Massage Therapy is quite literally a contact sport and contact is the name of the game. When a massage therapist performs a stroke on a muscle, he or she is literally (manually) giving your body information you need to win the game.
Working out results in certain responses in the body. Your muscles contract against a load and are fatigued by that stress on purpose to handle greater loads the next time you workout (trembling is a sign of muscle fatigue. Your body grows stronger by using the protein and other nutrients you eat to repair your muscles and you grow stronger overnight when you sleep. Sometimes the body can use a little assistance though, muscles forget to let go or brace to protect micro tears and that can block free movement, circulation and healing. Massage strokes are terrific for assisting recovery by doing things like increasing circulation and nutrition to the muscles, restoring normal resting muscle length, working out adhesions, and relieving spasms; especially since many people don’t have time or don’t like to stretch post-workout.
Moreover every stroke a Massage Therapist uses has a specific purpose to manually assist your body to recovery from a workout. The basic Swedish Massage strokes are Effleurage, Petrissage, Tapotement, Stripping and Friction:
Effleurage is like the warm up before the game. Also used to apply oil, assess what needs to be done and transition between other strokes or body parts, it literally heats up the body’s tissues to prepare them for deeper work and relaxes muscles with it’s rhythmic application.
Petrissage (kneading) is like doing a few jumping jacks before the game, it gets the circulation pumping in and out of the target area, lifts and separates tissues from each other and further increases body tissue temperature. This literally gets the molecules moving at a faster rate and you feeling more flexible and free again.
Tapotement (tapping) is like doing squat thrusts. It really gets the circulation going and can relieve gripping, stagnation and congestion in the body. It includes, as specified in A Primer of the Art of Massage for Learners, By Thomas Stretch Dowse “percussive, successive, concussive and vibratory…” strokes. “The physiological effects are… respiration of tissue, increased circulation, … elimination and… assimilation… in ordinary phraseology, increased metabolism.”
Stripping (long thin strokes) is like a golf swing; the massage therapist applies long precise strokes to free the swing. It uncovers specific areas of problems, knots, nodules, fascial restrictions and thickening and slowly melts away adhesions, and realigns scar tissue to more functional arrangements. Translation: you hit the ball straighter, more accurately, smoother, and feel freer while you’re doing it.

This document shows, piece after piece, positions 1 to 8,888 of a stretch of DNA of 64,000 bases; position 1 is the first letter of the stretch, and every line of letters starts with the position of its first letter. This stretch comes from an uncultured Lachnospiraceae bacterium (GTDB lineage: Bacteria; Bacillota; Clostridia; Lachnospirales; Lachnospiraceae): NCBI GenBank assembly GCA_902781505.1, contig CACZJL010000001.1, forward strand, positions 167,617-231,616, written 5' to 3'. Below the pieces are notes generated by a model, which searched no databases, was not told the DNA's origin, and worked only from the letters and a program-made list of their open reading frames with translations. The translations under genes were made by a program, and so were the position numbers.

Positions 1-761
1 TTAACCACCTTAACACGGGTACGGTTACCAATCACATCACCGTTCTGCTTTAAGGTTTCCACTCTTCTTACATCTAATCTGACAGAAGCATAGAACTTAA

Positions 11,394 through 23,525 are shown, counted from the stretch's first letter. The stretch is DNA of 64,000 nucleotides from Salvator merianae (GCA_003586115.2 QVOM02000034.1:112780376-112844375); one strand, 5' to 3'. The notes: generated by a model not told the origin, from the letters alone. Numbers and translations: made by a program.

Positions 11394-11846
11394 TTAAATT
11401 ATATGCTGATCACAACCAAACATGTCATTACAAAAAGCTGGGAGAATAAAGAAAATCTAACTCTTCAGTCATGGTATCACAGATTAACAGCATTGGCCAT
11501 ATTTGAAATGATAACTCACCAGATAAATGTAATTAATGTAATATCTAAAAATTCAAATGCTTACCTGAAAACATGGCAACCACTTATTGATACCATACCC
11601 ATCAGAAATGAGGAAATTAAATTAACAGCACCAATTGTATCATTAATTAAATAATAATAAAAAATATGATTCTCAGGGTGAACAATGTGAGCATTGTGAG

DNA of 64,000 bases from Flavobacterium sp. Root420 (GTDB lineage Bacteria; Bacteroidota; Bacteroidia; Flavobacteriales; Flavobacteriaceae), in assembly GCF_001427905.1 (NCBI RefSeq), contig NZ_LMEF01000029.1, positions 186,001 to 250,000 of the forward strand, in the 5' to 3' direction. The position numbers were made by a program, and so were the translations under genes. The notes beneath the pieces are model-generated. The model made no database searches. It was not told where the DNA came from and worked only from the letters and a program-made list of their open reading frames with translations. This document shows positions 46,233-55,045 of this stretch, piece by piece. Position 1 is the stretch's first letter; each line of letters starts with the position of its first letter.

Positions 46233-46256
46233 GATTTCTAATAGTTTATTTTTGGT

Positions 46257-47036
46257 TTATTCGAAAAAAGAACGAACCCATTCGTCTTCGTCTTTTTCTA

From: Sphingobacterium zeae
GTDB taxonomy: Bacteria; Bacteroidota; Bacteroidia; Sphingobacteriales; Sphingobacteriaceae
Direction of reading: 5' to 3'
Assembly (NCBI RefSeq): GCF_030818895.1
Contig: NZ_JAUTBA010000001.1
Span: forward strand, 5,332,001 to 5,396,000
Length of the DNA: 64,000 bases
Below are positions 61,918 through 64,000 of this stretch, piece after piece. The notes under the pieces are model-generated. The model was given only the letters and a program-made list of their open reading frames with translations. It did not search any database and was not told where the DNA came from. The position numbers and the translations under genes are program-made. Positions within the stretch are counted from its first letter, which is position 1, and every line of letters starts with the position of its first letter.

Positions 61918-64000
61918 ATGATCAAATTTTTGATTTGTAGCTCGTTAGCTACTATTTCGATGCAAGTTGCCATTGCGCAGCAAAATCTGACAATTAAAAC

Friction (firm deep back and forth movements under the skin) is like table tennis, the massage therapist uses longitudinal, cross or circular pressure in short back and forth movements to help break down adhesions due to working out stresses, injury and inflammation and realign scar tissue. Again, you feel freer and ready for your next workout.
So go get a massage, or better yet, work a massage therapy plan into your training schedule and go get your groove back!
For some more info on massage strokes see: http://www.massagetherapy101.com/massage-techniques/massage-stroke-glossary.aspx
There are numerous other tools and techniques from many modalities that you can explore and which your Massage Therapist dips into to further your game:
Aromatherapy– The application of aromatic therapeutic essential oils in a base of vegetable oil, to provide pain relief, speed healing and release tension from the muscles.
GTO work– this is the use of specifically applied pressure to Golgi Tendon Organs usually to relieve excess contracture.
PNF– (Proprioceptive Neuromuscular Facilitation) Neurophysiologist and physician Dr. Herman Kabat influenced by Australian nurse Sister Elizabeth Kenney, who worked with polio patients in a new progressive way, developed a hands-on treatment approach that uses reciprocal innervation etc. to treat people with neurological dysfunctions. Later taught to physical therapists and massage therapists, it has found it’s way in to mainstream personal training repertory in “techniques” such as Active-Isolated Stretching.
Trigger Point work– consists of local compression to trigger points, massage to muscles, passive stretching, and corrective exercises to restore normal function. This is within the scope of practice of doctors, physical therapists and massage therapists.
Movement (Re) Education– Originating partly in the dance world, Rudolf Laban, F. Matthias Alexander, Dr. Moshe Feldenkrais, Lulu Sweigard, Mabel Todd, Andre Bernard and others created and furthered progressive biomechanical educational experiences from basic body movements to complex to correct and refine movement. For more info see:
For an Online Glossary of just some of the available techniques out there see: http://www.massagetherapy.com/glossary/index.php#S.